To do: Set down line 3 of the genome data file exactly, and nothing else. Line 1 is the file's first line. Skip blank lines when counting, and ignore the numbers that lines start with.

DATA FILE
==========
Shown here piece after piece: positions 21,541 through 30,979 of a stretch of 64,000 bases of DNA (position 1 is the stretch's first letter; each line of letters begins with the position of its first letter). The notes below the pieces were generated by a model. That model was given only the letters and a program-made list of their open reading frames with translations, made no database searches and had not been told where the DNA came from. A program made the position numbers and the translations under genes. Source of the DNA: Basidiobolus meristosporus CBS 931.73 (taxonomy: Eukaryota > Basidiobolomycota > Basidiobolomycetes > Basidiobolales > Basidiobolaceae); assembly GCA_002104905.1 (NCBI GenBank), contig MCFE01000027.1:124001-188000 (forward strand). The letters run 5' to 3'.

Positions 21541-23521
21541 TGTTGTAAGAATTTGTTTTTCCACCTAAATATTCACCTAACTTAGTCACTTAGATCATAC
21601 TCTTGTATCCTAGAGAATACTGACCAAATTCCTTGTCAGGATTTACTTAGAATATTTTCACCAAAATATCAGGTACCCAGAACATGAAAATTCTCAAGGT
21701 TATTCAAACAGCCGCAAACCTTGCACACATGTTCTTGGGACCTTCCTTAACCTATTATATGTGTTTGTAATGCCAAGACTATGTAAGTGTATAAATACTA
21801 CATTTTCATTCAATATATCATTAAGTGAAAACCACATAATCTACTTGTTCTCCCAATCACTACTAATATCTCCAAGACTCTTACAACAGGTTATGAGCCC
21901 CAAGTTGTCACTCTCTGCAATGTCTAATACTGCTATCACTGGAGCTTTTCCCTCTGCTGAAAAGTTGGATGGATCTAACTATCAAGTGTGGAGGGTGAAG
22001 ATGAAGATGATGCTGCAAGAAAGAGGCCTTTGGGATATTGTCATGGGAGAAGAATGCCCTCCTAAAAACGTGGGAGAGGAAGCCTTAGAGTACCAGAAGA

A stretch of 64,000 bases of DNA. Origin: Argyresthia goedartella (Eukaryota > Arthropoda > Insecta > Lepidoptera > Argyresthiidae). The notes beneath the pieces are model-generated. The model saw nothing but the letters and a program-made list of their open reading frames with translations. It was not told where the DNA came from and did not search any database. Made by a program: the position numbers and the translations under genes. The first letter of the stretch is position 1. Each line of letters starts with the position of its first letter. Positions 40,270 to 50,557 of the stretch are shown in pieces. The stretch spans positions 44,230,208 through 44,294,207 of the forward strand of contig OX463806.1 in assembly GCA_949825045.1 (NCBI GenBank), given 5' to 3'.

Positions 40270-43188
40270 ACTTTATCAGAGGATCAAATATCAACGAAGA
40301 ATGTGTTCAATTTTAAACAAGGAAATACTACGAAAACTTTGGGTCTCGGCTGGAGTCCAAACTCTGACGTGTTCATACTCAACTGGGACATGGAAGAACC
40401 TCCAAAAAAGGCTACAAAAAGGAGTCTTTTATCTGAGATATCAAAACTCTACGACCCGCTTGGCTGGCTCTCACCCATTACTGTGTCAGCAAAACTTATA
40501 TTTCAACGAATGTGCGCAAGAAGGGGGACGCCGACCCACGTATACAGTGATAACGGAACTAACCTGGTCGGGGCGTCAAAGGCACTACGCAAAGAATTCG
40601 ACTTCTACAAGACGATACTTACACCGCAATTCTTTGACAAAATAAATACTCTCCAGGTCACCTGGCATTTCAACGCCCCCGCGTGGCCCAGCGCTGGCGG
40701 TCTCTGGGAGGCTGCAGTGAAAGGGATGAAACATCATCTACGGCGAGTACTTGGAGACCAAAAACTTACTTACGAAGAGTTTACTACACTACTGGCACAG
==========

21541 TGTTGTAAGAATTTGTTTTTCCACCTAAATATTCACCTAACTTAGTCACTTAGATCATAC